Athens, Ga. – Seventeen University of Georgia faculty projects designed to improve teaching were recently funded through grants provided by the Office of the Vice President for Instruction.
Each of the Summer 2014 Innovative Instruction Faculty Grants provides $5,000 for faculty to improve teaching and learning through innovative instructional projects, such as re-design of course curricula and materials, integration of new techniques or pedagogical strategies for a course, or exploration of a new instructional technique. The projects also focus on faculty improving instruction in high-demand courses (large lecture classes, courses involving multiple sections, general education courses, etc.), as well as those that integrate instructional technology.
“For the third consecutive year we received an extensive number of project proposals from our faculty for the annual innovative instruction grants,” said Laura Jolly, vice president for instruction. “This year’s submissions were highly competitive and demonstrated a keen interest in technology and open access to materials to enhance the student learning experience, as well as improving learning in large lecture classrooms. Many of these projects support current campus initiatives and provide strong evidence of the faculty’s commitment to improving teaching and learning and expanding beyond traditional instruction methods.”
A total of 86 proposals were received and reviewed by three faculty members outside the college from which the proposals were submitted. The funded projects were:
• Mark Abbe, Lamar Dodd School of Art, Franklin College of Arts and Sciences: “Re-seeing Antiquity: Incorporating Digital Technology in the Ancient Art History Survey”
• Norris Armstrong, Franklin College of Arts and Sciences: “Vision and Change in Introductory Biology: Developing a Peer Mentoring Program to Support Active Learning in a Large Lecture Course”
• Catherine A. Bourg and Gin Fleming, College of Pharmacy: “The Use of TurningPoint Technology to Integrate Case-Based Instruction into Disease State Management, a Second-Year Course in the Doctor of Pharmacy (Pharm.D.) Curriculum”
• Melinda S. Camus and Bridget C. Garner, College of Veterinary Medicine: “Creating a Digital Hematology and Cytology Archive for Use in Instruction of Veterinary Clinical Pathology”
• Tina D. Carpenter, Terry College of Business: “Fraud Investigation: A Hands-On Experience”
• Jonathan Eggenschwiler, Brian Condie and Karl Lechtreck; Franklin College of Arts and Sciences: “Collaborative Undergraduate Research in Advanced Molecular Genetics and Cellular Biology”
• Robert A. Greer, School of Public and International Affairs: “Case-Based Active Learning Strategies for Public Budgeting and Finance”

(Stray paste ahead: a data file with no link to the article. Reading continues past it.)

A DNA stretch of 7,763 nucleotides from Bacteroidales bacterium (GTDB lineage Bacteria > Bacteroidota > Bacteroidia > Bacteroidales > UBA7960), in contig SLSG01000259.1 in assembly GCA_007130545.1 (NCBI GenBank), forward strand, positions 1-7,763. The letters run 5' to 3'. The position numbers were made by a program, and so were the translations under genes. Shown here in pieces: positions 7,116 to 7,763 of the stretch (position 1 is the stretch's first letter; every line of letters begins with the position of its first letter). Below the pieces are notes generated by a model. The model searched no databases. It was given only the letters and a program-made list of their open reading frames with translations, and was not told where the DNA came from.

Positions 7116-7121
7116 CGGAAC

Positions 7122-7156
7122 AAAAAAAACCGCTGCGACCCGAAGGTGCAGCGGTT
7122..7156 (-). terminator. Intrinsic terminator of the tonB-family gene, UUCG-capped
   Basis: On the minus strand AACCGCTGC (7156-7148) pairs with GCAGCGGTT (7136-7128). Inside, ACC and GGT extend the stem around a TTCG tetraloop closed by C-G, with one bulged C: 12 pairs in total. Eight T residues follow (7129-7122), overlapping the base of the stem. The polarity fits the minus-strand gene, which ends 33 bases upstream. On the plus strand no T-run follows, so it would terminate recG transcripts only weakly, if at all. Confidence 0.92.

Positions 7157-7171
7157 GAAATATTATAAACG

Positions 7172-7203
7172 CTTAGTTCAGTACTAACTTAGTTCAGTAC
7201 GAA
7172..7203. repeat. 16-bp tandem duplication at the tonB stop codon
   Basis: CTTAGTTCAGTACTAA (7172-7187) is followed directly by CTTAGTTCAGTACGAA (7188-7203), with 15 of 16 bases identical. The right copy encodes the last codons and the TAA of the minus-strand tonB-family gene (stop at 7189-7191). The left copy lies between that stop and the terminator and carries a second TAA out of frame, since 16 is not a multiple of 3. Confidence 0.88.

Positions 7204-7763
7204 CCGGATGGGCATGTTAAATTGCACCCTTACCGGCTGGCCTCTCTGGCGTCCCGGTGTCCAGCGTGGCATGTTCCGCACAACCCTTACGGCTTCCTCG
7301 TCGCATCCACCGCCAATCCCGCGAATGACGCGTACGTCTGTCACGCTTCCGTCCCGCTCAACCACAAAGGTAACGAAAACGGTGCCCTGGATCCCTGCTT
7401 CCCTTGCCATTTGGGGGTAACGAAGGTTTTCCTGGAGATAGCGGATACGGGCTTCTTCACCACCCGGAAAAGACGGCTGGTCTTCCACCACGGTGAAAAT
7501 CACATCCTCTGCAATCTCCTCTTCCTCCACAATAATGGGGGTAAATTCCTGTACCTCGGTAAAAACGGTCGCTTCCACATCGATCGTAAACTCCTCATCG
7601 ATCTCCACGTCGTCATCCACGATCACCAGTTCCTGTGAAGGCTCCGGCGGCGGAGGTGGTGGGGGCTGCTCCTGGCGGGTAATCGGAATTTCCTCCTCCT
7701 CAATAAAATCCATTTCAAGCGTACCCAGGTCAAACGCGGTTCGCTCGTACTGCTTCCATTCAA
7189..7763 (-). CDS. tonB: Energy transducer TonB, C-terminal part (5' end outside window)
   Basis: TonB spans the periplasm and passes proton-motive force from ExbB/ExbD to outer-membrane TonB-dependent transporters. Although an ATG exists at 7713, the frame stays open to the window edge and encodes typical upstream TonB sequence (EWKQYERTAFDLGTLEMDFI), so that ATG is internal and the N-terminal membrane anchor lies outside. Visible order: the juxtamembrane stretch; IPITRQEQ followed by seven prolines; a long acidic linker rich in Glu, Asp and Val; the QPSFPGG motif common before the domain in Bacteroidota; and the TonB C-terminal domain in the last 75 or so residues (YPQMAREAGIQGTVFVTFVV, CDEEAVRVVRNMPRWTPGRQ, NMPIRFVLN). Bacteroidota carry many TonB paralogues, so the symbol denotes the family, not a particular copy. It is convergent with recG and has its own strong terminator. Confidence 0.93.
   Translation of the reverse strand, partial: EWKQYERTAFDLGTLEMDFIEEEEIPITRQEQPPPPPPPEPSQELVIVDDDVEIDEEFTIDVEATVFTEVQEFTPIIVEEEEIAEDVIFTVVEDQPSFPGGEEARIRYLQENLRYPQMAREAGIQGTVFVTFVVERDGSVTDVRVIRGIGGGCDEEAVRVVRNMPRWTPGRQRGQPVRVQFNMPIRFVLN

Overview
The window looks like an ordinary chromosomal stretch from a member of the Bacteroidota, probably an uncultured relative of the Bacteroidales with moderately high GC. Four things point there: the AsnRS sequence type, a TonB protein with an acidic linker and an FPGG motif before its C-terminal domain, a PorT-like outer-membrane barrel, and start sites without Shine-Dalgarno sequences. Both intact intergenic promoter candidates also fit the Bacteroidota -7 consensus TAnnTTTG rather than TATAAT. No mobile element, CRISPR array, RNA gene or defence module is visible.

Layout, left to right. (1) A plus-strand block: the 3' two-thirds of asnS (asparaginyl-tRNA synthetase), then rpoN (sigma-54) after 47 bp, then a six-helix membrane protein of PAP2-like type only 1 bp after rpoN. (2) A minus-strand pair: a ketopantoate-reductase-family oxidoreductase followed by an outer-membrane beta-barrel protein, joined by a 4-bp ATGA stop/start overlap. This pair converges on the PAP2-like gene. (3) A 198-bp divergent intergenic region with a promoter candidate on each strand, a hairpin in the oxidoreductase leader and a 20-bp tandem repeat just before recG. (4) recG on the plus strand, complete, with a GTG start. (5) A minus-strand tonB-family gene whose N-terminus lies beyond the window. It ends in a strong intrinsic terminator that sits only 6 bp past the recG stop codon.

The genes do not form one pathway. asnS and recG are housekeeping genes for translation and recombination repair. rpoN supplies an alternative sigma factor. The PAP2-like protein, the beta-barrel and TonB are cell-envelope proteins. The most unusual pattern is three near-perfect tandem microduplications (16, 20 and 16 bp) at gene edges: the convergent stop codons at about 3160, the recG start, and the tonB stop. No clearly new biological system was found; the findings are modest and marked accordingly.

• DeLoris Wenzel Hesse, Franklin College of Arts and Sciences: “Improving Content Uniformity and Learning Outcomes Through Creation and Use of Vodcast ‘Walking Tours’ of Human Anatomy”
• Nathan Jenkins, Kinesiology, College of Education: “Flipping the Exercise Physiology Classroom to Enhance Student Learning”
• Wan-I Oliver Li, College of Veterinary Medicine: “A More Interactive Approach for Teaching VPHY3100 (Elements of Physiology)”
• Ilse Mason, College of Education: “Transformation of Basic Physical Education Curriculum Using Open Educational Resources”
• Richard Menke, Franklin College of Arts and Sciences: “Networking the Nineteenth-Century Novel: David Copperfield Beyond the Page and the Classroom”
• Patricia Moore, Franklin College of Arts and Sciences: “Vision and Change in Introductory Biology: Implementing Digital Resources to Improve Active Learning in a Large Lecture Course”
• Simon Platt, Marc Kent and Allison Haley, College of Veterinary Medicine: “Development of an Open Access Video Case-Based Teaching Site for Veterinary Medicine Faculty”
• Siddharth Savadatti, College of Engineering: “Flipping Statics: Inculcating Habits of Prior Preparation and Active Participation Early On in the Engineering Curriculum”
• Xianqiao Wang, College of Engineering: “Computational Simulations: Deciphering Abstruse Equations in Science and Engineering Education”
• Sarah Zenti, College of Family and Consumer Sciences: “Technology (in)Design: Integrating Three-Dimensional Technology into the Design Process”
For more information, see https://ovpi.uga.edu/faculty-staff-resources/summer-innovative-instruction-grants.